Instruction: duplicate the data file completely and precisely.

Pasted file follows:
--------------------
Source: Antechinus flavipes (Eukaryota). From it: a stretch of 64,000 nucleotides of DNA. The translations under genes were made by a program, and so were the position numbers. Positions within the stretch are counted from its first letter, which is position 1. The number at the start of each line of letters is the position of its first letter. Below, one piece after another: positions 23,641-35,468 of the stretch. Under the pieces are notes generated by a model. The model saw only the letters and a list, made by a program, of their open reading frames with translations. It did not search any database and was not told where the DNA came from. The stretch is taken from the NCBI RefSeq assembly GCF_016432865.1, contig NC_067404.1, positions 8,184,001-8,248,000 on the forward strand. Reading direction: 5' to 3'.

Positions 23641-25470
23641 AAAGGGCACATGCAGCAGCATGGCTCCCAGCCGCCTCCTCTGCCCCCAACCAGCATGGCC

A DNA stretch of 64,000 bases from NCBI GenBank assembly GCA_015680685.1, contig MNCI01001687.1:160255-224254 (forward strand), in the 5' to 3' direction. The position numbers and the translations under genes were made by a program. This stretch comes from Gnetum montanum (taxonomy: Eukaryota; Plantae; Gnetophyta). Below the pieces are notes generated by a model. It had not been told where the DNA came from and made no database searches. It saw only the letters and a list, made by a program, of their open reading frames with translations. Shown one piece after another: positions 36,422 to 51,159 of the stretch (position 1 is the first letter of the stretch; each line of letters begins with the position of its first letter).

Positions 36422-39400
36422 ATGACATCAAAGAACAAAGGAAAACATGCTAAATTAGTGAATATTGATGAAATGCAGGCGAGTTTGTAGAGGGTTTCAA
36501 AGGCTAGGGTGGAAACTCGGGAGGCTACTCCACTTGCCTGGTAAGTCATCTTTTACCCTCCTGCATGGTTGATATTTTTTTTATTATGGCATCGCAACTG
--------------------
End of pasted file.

Source: Antechinus flavipes (Eukaryota). From it: a stretch of 64,000 nucleotides of DNA. The translations under genes were made by a program, and so were the position numbers. Positions within the stretch are counted from its first letter, which is position 1. The number at the start of each line of letters is the position of its first letter. Below, one piece after another: positions 23,641-35,468 of the stretch. Under the pieces are notes generated by a model. The model saw only the letters and a list, made by a program, of their open reading frames with translations. It did not search any database and was not told where the DNA came from. The stretch is taken from the NCBI RefSeq assembly GCF_016432865.1, contig NC_067404.1, positions 8,184,001-8,248,000 on the forward strand. Reading direction: 5' to 3'.

Positions 23641-25470
23641 AAAGGGCACATGCAGCAGCATGGCTCCCAGCCGCCTCCTCTGCCCCCAACCAGCATGGCC

A DNA stretch of 64,000 bases from NCBI GenBank assembly GCA_015680685.1, contig MNCI01001687.1:160255-224254 (forward strand), in the 5' to 3' direction. The position numbers and the translations under genes were made by a program. This stretch comes from Gnetum montanum (taxonomy: Eukaryota; Plantae; Gnetophyta). Below the pieces are notes generated by a model. It had not been told where the DNA came from and made no database searches. It saw only the letters and a list, made by a program, of their open reading frames with translations. Shown one piece after another: positions 36,422 to 51,159 of the stretch (position 1 is the first letter of the stretch; each line of letters begins with the position of its first letter).

Positions 36422-39400
36422 ATGACATCAAAGAACAAAGGAAAACATGCTAAATTAGTGAATATTGATGAAATGCAGGCGAGTTTGTAGAGGGTTTCAA
36501 AGGCTAGGGTGGAAACTCGGGAGGCTACTCCACTTGCCTGGTAAGTCATCTTTTACCCTCCTGCATGGTTGATATTTTTTTTATTATGGCATCGCAACTG